Our clients in Morningside Manor consulted us to design a new outdoor firepit/entertainment area for them. Their property borders the Sandspruit, so from their garden they have magnificent views of the river as it cascades over rocks and meanders around the corner. During the Covid-19 lockdown they realised they weren't making enough use of their spectacular view, so they asked us to build a new modern seating area and 'keyhole' firepit for relaxation, braaing and outdoor entertainment.
The garden, which borders the Sandspruit, and the old circular firepit
This was one of Grounded Landscaping's most challenging designs, but also one of our most rewarding. A number of factors needed to be considered, including the position of the firepit, the layout for adequate seating, and the multiple tiers - since the garden was on a fairly steep slope. An existing Combretum erythrophyllum (River Bushwillow) was also near to the space, and we wanted to keep the tree and incorporate it into the design. Additionally, because the home was right on the bank of the river, there were existing natural rock outcrops that needed to be dealt with.
After a few consultations with the client we came up with a curved design for the seating area, to mimic the natural curves of the river. A two-tiered space allowed us to partition the seating, with one built area on the top tier, and an informal lower section where additional guests could use portable chairs. Based on suggestions from the client we inset the keyhole firepit into the upper tier, so that it straddled the two tiers. A storage space, covered with a curved granite top, completed the design.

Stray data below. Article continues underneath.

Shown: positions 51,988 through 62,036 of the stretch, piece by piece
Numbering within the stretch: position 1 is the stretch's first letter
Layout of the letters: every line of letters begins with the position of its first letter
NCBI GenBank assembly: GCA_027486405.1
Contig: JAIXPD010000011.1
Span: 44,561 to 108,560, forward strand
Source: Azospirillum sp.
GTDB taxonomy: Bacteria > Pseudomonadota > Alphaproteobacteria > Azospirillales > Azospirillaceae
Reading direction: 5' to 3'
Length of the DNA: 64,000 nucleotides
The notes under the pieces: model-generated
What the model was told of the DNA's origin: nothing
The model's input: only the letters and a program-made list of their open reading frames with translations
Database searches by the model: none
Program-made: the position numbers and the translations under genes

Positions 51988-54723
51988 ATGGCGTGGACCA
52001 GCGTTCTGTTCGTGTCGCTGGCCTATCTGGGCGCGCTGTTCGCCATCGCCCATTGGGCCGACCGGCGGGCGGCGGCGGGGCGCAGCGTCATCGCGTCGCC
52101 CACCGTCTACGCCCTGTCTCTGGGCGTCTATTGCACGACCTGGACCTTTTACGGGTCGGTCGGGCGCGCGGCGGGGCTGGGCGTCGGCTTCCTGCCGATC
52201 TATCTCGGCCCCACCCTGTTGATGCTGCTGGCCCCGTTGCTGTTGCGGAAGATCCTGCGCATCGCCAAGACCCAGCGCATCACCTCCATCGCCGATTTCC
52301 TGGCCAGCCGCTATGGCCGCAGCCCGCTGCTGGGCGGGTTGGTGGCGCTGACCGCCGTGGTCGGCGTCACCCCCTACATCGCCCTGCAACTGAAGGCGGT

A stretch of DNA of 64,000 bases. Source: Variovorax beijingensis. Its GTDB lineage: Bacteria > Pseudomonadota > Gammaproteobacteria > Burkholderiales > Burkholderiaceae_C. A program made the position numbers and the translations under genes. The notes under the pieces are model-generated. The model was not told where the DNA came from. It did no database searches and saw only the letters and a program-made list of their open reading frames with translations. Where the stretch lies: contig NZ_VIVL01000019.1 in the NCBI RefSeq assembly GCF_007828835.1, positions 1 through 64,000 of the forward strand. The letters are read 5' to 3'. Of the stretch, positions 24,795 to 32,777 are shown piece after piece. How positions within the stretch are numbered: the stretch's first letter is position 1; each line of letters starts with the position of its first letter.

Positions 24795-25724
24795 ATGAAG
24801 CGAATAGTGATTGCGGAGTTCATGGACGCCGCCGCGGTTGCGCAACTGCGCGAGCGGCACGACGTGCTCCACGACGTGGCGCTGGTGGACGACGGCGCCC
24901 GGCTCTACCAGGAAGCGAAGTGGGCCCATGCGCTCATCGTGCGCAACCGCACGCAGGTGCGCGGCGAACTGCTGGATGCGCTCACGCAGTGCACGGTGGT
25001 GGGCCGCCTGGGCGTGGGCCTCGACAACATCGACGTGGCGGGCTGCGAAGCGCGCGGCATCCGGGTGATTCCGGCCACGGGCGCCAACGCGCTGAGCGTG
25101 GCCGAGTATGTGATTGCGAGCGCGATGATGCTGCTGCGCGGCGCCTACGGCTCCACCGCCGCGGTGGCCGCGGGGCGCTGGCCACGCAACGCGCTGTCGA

The 3D concepts: A curved seating area made for an 'organic' feel to match the flow of the river
To mitigate risks with regards to potentially rocky ground, Grounded Landscaping first undertook to dig the area to a depth of 500mm so as to evaluate what was under the ground. Although we did eventually hit solid rock, it did not impact on the layout of the design, and so the installation could proceed. We began by building the large retaining wall for the seating on the upper tier, which in consultation with our civil engineer, we protected by backfilling with gravel and laying perforated pipes at the bottom. These pipes would drain away any excess water that might collect behind the wall, and channel it out into the garden.
Existing loose rocks were used as features, which we positioned into place inside the firepit - which added to the effect of sitting alongside the rocky river. Foundations for the walls, and flagstone floors took time to ensure they were in the correct positions.
For the keyhole firepit, a number of features enhanced the final product, including a lining of clay bricks to mitigate the heat of the fire, as well as a custom-built stainless steel grid.
In consultation with the owners and various experts it was decided that the planting in the garden should be as locally indigenous as possible, to ensure that we did not impact negatively on the biodiversity of the already beautiful river system. Planting therefore involved species predominantly indigenous to the highveld, including aloes, bulbs and various forbs. A number of local shrub species were added, along with locally indigenous grasses, including: Cymbopogon pospischill, Harpochloa falx, Heteropogon contortus, Melinis nerviglumis, Panicum maximum, Pogonarthria squarrosa, and Themeda triandra.
The completed project
The project took a total of six weeks, and the owners now have a new wonderful space - with a magnificent setting - to entertain friends and family. A big thanks go to the owners who were very much hands on with suggestions for all aspects of the project, and this resulted in a beautiful outdoor space that we can all be proud of.